When it comes to time management one of the biggest problems seems to be that most people tend to overschedule their time, according to neuroscientist and musician Daniel Levitin. In a short video he provides some tips for managing your time so that you can free your mind for more enjoyable activities. He advises to take the pressure of the mind and put things into the physical world.

One of his strategies to do so is to write all tasks on index cards and shuffle those according to urgency. That helps to prioritize tasks. Levitin also wants you to calendar everything – even if an event is still a year away, schedule it in along with important milestones.

I agree with him – we should all free up time or headspace for things we enjoy. If you’re not into index card writing here are some of my personal tips on time management.

1) Make technology your servant – not vice versa

2) A fast game is a good game – don’t waste time procrastinating

3) Delegate – don’t do stuff you don’t like

4) Don’t worry!

These four tips can help you to free up some of your time and concentrate on things you enjoy doing. The last one – don’t worry – might seem banal to some. But the fact is we all worry too much. A few years ago a study estimated that we spend 6.5 years of our lives worrying. Another study shows that 85% of what we worry about never happens and persistent worrying is unhealthy. It makes you 29% more likely to die of a heart attack and 41% more likely to die of cancer according to stats by Mercer. If that’s not reason enough to stop worrying I don’t know what is. Concentrate on things you love doing, stop wasting time with what you don’t.

Wednesday, June 28, 2017

Winding Up Wellbeing

I recently wrote about the importance of personal wellbeing in sustainable peak performance. We need to take care of ourselves first before we can fully succeed and take care of other areas of our lives. When it comes to happiness and wellbeing the notion exists that we are happy if negative emotions are absent from our lives. And the other way round. If you’re stressed or anxious, you won’t be feeling happy.

This is where many of us go wrong according to Martin Seligman, professor of psychology at University of Pennsylvania. In our pursuit of happiness, he says, we should stop focusing so much on negative emotions and spending time to eliminate those. Instead it’s more important to actively cultivate wellbeing. I like it.

Seligman suggests four exercises that can help us to readjust our focus when it comes to happiness.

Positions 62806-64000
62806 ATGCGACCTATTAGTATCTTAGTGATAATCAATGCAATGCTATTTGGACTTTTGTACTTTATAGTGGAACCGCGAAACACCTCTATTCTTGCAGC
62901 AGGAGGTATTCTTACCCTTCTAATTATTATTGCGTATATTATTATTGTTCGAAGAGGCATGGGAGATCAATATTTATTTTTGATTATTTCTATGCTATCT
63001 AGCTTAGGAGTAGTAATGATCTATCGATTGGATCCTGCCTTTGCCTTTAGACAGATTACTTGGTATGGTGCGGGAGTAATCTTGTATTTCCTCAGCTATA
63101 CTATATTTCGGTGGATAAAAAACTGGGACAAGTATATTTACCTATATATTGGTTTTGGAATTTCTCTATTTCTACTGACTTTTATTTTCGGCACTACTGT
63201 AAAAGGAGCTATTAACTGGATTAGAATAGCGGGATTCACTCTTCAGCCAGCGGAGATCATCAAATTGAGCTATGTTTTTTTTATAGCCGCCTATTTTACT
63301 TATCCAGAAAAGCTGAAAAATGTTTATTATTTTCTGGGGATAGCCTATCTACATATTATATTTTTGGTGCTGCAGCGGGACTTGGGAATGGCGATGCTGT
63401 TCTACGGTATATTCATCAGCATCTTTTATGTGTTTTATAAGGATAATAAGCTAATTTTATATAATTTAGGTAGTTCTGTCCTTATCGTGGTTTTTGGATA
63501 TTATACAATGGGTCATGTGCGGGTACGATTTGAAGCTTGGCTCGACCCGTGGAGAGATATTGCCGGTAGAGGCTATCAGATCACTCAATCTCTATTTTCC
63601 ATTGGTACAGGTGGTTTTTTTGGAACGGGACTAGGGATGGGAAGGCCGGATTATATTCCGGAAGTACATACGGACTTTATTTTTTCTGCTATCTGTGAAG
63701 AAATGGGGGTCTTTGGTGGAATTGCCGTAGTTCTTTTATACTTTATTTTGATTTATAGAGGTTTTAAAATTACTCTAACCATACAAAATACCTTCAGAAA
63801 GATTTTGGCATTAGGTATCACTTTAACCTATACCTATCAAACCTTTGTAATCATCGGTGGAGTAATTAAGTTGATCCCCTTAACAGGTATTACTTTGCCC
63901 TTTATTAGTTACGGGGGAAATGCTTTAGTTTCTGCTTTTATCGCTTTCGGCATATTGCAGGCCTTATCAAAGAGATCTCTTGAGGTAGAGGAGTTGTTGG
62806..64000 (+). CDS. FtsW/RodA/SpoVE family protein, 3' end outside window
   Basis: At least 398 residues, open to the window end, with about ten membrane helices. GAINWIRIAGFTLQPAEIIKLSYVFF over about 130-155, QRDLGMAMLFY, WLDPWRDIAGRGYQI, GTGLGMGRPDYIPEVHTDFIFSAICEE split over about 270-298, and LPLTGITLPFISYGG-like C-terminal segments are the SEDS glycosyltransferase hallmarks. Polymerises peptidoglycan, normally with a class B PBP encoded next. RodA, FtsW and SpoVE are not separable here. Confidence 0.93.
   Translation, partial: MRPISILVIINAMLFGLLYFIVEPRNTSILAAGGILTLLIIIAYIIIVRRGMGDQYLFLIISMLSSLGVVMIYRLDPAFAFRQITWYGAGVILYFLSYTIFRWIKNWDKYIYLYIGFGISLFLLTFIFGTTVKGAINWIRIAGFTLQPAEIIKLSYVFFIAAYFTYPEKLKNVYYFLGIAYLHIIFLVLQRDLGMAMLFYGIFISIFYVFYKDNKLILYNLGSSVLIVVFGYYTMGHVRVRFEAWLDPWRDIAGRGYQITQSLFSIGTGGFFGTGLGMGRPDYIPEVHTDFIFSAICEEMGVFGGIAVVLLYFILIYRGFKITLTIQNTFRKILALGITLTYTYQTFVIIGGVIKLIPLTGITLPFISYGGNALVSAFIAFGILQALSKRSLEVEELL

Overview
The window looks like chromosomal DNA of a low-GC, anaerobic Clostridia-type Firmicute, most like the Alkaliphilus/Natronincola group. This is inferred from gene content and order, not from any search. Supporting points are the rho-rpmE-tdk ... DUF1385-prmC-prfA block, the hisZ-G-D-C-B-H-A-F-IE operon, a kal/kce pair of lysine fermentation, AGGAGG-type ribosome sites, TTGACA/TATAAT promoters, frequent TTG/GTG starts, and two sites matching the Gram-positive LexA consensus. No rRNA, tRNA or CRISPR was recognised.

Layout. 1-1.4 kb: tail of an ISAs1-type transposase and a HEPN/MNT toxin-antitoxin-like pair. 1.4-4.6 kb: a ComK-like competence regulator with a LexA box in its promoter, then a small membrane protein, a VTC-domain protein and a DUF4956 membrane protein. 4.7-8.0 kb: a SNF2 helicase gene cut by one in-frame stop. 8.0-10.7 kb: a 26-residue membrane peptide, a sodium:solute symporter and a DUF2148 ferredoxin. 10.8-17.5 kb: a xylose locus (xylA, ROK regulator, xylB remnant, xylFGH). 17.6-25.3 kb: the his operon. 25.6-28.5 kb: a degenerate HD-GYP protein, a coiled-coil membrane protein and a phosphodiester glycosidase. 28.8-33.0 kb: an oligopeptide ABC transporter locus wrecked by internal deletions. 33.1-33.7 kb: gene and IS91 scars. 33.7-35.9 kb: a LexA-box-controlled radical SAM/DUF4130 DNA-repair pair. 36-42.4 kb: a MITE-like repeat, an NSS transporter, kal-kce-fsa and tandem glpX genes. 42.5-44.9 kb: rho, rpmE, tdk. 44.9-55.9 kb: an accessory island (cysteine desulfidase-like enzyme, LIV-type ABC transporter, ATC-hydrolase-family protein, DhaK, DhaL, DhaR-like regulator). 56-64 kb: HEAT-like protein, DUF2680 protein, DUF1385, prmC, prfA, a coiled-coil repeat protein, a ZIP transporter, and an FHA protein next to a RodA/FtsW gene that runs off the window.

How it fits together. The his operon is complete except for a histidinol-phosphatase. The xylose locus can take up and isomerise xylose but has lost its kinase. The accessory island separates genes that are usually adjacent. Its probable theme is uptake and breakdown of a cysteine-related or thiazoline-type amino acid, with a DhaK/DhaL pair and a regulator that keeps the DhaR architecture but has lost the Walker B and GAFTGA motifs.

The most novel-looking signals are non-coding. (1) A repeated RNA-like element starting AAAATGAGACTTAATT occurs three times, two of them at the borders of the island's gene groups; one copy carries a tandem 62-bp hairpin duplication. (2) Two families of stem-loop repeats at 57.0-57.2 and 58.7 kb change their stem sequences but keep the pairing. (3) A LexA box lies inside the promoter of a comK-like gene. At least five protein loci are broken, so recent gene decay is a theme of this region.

1) Identify your Strengths: When were you at your best? Write it down and think about the strengths you showed in that situation.

2) Find the Good: Each night write down three things that went well that day.

3) Make a Gratitude Visit: Have you thanked people who showed kindness towards you in the past? Think of someone you haven’t thanked, write a letter. If you’re feeling brave, meet that person and tell them.

4) Respond Constructively: That’s a good one. Instead of saying ‘that’s great’ next time somebody shares good news with you, show more enthusiasm. Celebrate others accomplishments. There’s nothing better than sharing a celebration with somebody and some red wine.

I’m a radical optimist – shifting focus towards the positive rather than dwelling on the bad just makes sense. Being an optimist might mean slightly different things to everybody. To me it means to continuously put oneself into a good space, avoiding negative actions, and making happy choices.

Image: Roxana Barnett Pinterest
 

Tuesday, June 27, 2017

One for Wellington

I’m in Wellington New Zealand this week for two monster rugby games, the British and Irish Lions versus the Wellington Hurricanes and the All Blacks. Both games are at the stadium affectionately known as the ‘Cake Tin’ – a circular stadium not unlike a colosseum. When full with about 40,000 people, the atmosphere is electric, the energy kinetic. And so it was last night for the Lions-Hurricanes game, the result was a pulsating 31-all draw – and yes, you can call a draw pulsating, especially as the Hurricanes came back from a 23-7 halftime deficit. Saturday night brings on the decisive Lions-All Blacks test.

I’m an Aucklander through and through. It’s a big international city with a magnificent harbour where we’ll be sailing the next America’s Cup thanks to the grit, guts and genius of Team New Zealand. But as the citizens of the windy capital remark, “You can’t beat Wellington on a good day.”